• Log-likelihood of training data
em as a bound optimization17
EM as A Bound Optimization
  • EM algorithm in fact maximizes the log-likelihood function of training data
  • Likelihood for a data point x
  • Log-likelihood of training data
em as a bound optimization18
EM as A Bound Optimization
  • EM algorithm in fact maximizes the log-likelihood function of training data
  • Likelihood for a data point x
  • Log-likelihood of training data
logarithm bound algorithm
Logarithm Bound Algorithm
  • Start with initial guess
logarithm bound algorithm20
Logarithm Bound Algorithm

Touch Point

  • Start with initial guess
  • Come up with a lower bounded
logarithm bound algorithm21
Logarithm Bound Algorithm
  • Start with initial guess
  • Come up with a lower bounded
  • Search the optimal solution that maximizes
logarithm bound algorithm22
Logarithm Bound Algorithm
  • Start with initial guess
  • Come up with a lower bounded
  • Search the optimal solution that maximizes
  • Repeat the procedure
logarithm bound algorithm23
Logarithm Bound Algorithm

Optimal Point

  • Start with initial guess
  • Come up with a lower bounded
  • Search the optimal solution that maximizes
  • Repeat the procedure
  • Converge to the local optimal
em as a bound optimization24
EM as A Bound Optimization
  • Parameter for previous iteration:
  • Parameter for current iteration:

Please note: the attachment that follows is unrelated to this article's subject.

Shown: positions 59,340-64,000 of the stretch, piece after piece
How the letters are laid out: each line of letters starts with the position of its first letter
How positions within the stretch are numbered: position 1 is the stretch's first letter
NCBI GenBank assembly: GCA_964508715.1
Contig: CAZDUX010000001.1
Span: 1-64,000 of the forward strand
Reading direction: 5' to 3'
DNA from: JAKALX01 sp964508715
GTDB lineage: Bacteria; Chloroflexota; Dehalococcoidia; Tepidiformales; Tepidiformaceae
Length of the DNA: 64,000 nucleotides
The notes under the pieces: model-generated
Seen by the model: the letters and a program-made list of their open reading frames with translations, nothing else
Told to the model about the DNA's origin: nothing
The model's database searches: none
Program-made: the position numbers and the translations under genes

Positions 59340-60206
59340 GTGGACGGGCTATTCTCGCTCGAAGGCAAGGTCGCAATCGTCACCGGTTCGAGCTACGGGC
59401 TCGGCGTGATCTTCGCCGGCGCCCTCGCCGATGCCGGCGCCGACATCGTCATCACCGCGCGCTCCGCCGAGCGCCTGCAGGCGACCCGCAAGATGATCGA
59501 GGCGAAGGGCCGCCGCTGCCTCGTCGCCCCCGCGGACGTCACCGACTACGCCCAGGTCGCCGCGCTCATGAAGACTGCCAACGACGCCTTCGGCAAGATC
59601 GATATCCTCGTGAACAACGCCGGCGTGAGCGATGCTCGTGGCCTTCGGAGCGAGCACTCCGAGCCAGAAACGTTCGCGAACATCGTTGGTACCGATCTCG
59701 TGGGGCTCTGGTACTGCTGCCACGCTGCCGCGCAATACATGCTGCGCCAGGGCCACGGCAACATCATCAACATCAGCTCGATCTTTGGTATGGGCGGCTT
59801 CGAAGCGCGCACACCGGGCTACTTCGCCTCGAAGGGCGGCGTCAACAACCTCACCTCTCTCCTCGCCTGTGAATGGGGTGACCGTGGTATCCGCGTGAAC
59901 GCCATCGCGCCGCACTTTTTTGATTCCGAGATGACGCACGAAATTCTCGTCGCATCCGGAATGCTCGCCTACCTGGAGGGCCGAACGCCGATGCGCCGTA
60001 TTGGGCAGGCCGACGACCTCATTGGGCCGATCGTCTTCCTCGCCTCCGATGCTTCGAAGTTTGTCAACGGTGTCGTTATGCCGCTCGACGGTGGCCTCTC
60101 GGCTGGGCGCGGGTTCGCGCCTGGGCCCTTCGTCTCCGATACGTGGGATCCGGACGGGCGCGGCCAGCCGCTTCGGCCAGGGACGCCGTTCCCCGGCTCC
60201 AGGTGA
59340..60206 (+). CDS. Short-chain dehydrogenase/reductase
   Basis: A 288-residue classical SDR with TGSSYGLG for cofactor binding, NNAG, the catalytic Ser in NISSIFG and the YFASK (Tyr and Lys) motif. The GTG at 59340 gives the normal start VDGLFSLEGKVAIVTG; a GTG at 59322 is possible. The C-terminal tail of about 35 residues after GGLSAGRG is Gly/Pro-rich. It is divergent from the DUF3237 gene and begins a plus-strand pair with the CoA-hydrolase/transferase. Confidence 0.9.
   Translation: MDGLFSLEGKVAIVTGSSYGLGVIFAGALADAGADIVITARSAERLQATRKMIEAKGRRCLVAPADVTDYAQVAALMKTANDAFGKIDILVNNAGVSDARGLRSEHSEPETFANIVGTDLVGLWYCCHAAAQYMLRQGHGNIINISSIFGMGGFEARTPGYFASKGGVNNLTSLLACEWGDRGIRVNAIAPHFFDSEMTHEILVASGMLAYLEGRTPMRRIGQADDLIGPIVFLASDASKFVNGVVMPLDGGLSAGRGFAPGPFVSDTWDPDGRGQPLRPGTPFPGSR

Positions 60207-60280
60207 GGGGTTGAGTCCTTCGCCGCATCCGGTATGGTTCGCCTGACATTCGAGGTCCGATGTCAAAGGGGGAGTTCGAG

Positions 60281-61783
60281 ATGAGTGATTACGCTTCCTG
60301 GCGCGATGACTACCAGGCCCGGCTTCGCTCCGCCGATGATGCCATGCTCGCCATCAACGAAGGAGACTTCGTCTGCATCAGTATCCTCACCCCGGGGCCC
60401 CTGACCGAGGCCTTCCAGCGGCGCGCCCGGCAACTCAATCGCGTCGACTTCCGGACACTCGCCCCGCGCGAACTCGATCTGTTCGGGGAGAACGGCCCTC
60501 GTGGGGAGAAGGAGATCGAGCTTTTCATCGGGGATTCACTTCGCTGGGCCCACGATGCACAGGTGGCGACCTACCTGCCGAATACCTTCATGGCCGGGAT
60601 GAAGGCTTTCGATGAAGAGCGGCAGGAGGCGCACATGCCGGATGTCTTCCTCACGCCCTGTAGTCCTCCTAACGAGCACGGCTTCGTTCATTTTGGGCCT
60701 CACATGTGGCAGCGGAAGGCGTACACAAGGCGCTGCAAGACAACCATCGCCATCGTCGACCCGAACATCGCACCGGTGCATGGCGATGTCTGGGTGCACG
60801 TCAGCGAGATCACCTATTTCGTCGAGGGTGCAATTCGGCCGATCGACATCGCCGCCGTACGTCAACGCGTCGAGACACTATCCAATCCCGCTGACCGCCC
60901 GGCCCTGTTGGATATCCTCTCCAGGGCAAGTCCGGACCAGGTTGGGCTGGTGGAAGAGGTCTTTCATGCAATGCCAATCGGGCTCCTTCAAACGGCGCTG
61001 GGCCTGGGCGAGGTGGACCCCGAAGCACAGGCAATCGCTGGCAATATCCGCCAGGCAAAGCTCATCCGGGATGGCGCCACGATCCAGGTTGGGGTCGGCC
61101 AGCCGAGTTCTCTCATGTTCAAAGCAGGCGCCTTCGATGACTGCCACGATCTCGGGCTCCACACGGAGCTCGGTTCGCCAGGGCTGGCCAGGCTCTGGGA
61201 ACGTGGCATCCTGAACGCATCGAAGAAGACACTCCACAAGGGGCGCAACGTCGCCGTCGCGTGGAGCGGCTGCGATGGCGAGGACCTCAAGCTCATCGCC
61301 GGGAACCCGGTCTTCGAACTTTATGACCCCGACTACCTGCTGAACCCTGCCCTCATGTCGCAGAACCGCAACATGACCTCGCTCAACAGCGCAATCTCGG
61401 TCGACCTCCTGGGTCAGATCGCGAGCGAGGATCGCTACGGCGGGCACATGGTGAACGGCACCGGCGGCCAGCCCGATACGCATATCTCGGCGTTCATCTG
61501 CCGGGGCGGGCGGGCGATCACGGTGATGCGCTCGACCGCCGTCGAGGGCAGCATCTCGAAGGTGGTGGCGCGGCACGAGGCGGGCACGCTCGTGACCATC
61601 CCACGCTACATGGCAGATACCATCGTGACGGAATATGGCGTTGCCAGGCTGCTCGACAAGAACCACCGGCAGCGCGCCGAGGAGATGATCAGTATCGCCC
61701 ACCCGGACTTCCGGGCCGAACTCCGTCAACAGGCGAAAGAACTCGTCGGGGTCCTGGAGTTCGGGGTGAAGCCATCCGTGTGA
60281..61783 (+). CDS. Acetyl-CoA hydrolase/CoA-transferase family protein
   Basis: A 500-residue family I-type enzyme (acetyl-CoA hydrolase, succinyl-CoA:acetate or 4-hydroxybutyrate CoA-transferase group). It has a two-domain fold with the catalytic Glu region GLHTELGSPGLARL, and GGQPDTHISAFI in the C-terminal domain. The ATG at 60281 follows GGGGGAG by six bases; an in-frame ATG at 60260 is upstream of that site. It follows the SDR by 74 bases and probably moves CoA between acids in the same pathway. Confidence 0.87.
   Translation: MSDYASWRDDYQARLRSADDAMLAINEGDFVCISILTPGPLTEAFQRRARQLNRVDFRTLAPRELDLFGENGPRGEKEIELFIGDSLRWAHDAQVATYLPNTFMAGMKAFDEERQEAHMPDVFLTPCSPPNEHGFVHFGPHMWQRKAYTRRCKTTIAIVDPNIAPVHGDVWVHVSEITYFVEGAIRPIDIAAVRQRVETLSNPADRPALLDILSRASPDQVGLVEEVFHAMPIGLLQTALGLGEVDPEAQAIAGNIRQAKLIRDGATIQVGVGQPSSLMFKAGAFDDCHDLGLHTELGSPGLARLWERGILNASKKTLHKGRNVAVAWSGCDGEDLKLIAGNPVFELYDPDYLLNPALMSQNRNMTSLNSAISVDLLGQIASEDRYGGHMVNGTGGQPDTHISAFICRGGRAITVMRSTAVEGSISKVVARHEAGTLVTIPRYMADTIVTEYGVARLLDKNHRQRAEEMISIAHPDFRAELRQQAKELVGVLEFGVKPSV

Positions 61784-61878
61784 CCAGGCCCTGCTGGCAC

• Compute
maximize gmm model
Maximize GMM Model
  • What is the global optimal solution to GMM?
  • Maximizing the objective function of GMM is ill-posed problem
maximize gmm model31
Maximize GMM Model
  • What is the global optimal solution to GMM?
  • Maximizing the objective function of GMM is ill-posed problem
identify hidden variables
Identify Hidden Variables
  • For certain learning problems, identifying hidden variables is not a easy task
  • Consider a simple translation model
    • For a pair of English and Chinese sentences:
    • A simple translation model is
    • The log-likelihood of training corpus
identify hidden variables33
Identify Hidden Variables
  • Consider a simple case
  • Alignment variable a(i)
  • Rewrite
identify hidden variables34
Identify Hidden Variables
  • Consider a simple case
  • Alignment variable a(i)
  • Rewrite
identify hidden variables35
Identify Hidden Variables
  • Consider a simple case
  • Alignment variable a(i)
  • Rewrite
identify hidden variables36
Identify Hidden Variables
  • Consider a simple case
  • Alignment variable a(i)
  • Rewrite
em algorithm for a translation model
EM Algorithm for A Translation Model
  • Introduce an alignment variable for each translation pair